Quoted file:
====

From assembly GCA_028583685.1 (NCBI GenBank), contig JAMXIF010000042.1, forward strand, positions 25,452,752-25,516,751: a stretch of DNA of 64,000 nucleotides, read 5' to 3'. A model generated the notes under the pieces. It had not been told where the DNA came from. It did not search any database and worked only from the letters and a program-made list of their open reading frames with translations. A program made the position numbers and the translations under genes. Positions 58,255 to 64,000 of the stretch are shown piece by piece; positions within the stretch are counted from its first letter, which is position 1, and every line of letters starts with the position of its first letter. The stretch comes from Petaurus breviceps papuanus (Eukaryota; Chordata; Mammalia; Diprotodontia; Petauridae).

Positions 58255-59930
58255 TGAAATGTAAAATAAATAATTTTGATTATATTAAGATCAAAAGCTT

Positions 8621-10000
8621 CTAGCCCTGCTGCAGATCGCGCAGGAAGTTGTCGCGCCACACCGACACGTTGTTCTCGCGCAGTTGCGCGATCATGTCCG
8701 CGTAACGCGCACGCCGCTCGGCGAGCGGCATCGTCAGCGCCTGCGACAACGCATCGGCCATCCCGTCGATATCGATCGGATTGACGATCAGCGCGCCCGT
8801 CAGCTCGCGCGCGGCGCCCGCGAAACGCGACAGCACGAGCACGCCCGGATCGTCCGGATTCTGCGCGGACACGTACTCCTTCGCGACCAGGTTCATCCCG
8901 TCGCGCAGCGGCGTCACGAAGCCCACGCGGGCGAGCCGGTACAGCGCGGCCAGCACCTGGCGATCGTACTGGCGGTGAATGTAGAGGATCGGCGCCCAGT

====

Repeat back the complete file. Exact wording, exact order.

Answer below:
From assembly GCA_028583685.1 (NCBI GenBank), contig JAMXIF010000042.1, forward strand, positions 25,452,752-25,516,751: a stretch of DNA of 64,000 nucleotides, read 5' to 3'. A model generated the notes under the pieces. It had not been told where the DNA came from. It did not search any database and worked only from the letters and a program-made list of their open reading frames with translations. A program made the position numbers and the translations under genes. Positions 58,255 to 64,000 of the stretch are shown piece by piece; positions within the stretch are counted from its first letter, which is position 1, and every line of letters starts with the position of its first letter. The stretch comes from Petaurus breviceps papuanus (Eukaryota; Chordata; Mammalia; Diprotodontia; Petauridae).

Positions 58255-59930
58255 TGAAATGTAAAATAAATAATTTTGATTATATTAAGATCAAAAGCTT

Positions 8621-10000
8621 CTAGCCCTGCTGCAGATCGCGCAGGAAGTTGTCGCGCCACACCGACACGTTGTTCTCGCGCAGTTGCGCGATCATGTCCG
8701 CGTAACGCGCACGCCGCTCGGCGAGCGGCATCGTCAGCGCCTGCGACAACGCATCGGCCATCCCGTCGATATCGATCGGATTGACGATCAGCGCGCCCGT
8801 CAGCTCGCGCGCGGCGCCCGCGAAACGCGACAGCACGAGCACGCCCGGATCGTCCGGATTCTGCGCGGACACGTACTCCTTCGCGACCAGGTTCATCCCG
8901 TCGCGCAGCGGCGTCACGAAGCCCACGCGGGCGAGCCGGTACAGCGCGGCCAGCACCTGGCGATCGTACTGGCGGTGAATGTAGAGGATCGGCGCCCAGT